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Example of Braided Narrative

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  • Pages: 7
  • Word count: 1677
  • Category: School

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Everything was loud. The overstuffed bus of children was leaving the school parking lot for its normal route of sudden stops, unforgiving bumps, and of course, transporting students to their destinations. Opposite from every other child on the bus, I sit quietly in seat fourteen listening to the screaming laughter and shrill excitement of the conclusion of another school year. I sit there in silence because I knew that it would be my last bus ride home. I was trying to take everything in: the smell of the old brown bus seats, the half opened windows that tried to keep us cool, the pleasantly plump and incredibly sweet bus driver, and the jovial and rambunctious sounds of kids cackling and yelping. At every stop, I could literally feel my heart drop a little. As the bus neared my neighborhood, my mouth was completely dry. When I saw my house, my heart stopped. There was the moving truck. It was symbol of my leaving home, and the realization that the move was going to happen, and that I had no control over it.“Hello,” said a kind face to me as I entered my first eighth-grade class at a new school. “Hello,” I said back, not knowing how to take the gesture. I walked into a classroom full of new faces.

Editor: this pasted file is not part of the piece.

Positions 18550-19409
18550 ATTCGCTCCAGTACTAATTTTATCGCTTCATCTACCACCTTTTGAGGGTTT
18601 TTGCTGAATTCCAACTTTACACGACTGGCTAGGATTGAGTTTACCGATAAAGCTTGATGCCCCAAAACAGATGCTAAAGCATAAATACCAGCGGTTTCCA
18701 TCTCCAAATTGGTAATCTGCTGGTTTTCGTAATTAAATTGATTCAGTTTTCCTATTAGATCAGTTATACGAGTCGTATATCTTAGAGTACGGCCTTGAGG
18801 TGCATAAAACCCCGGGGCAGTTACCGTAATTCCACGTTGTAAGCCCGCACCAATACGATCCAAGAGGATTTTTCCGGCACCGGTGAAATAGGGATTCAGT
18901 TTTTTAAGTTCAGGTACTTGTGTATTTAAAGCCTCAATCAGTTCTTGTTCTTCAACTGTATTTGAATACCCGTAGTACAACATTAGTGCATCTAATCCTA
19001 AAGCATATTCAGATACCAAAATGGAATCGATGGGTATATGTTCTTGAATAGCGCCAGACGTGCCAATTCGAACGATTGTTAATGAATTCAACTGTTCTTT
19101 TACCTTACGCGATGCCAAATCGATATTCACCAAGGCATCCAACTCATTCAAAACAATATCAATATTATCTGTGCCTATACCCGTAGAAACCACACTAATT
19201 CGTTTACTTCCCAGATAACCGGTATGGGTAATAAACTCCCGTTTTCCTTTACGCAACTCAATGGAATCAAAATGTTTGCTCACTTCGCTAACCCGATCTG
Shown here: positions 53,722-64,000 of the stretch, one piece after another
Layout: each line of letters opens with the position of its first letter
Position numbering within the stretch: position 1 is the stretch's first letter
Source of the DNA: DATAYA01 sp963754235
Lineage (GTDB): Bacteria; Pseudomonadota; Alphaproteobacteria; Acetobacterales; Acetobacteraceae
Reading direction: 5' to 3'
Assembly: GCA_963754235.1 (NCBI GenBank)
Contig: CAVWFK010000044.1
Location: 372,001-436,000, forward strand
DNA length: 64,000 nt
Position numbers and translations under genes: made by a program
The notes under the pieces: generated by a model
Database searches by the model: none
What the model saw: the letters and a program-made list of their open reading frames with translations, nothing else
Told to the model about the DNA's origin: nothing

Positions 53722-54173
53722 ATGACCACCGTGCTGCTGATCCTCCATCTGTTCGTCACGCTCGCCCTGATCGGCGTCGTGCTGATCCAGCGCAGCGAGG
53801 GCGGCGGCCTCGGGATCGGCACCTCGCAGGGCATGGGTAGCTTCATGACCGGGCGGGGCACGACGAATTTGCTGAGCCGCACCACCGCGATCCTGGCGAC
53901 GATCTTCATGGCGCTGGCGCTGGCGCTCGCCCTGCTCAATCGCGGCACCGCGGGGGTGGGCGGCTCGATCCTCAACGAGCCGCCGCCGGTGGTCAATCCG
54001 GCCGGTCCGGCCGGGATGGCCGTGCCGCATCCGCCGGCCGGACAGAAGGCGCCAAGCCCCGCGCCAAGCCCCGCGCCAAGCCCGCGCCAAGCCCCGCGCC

Everyone was gawking at the new kid. I thought to myself, “is it what I’m wearing? Do I look weird? Should I say something?” I did nothing but go to my assigned seat, and sat quietly just like I did on the bus months prior. As I sat in silence, I listened intently as the teacher floated across the room while calling roll. When I heard my name called, I tried to muster up the courage to address myself in a casual way, but I’m sure that it came out as a nervous “here.” As she finished roll call, each student was handed a mountain of forms and papers. Then the class slowly transformed into a parade of shouts and laughter. Everyone was welcoming each other back, except for me. I sat there in silence examining everyone. I think I get that from my dad. He was always the one to over analyze and study people. When I first detected that he did this, we were visiting a children’s arcade called Billy Bob’s. On his days off, my father would take me there to play games and eat pizza. Filled with bright flashing lights, fun filled games and amazing food; it was a place of fun and a mecca for all young children. Usually, I would just sit and eat pizza and play in the ball pit. But this particular time that we went, I wanted to play a game. Being the child that I was, I just wanted to hop right up to it and go. My skeptic father on other hand just sat back and watched the people in front of us play.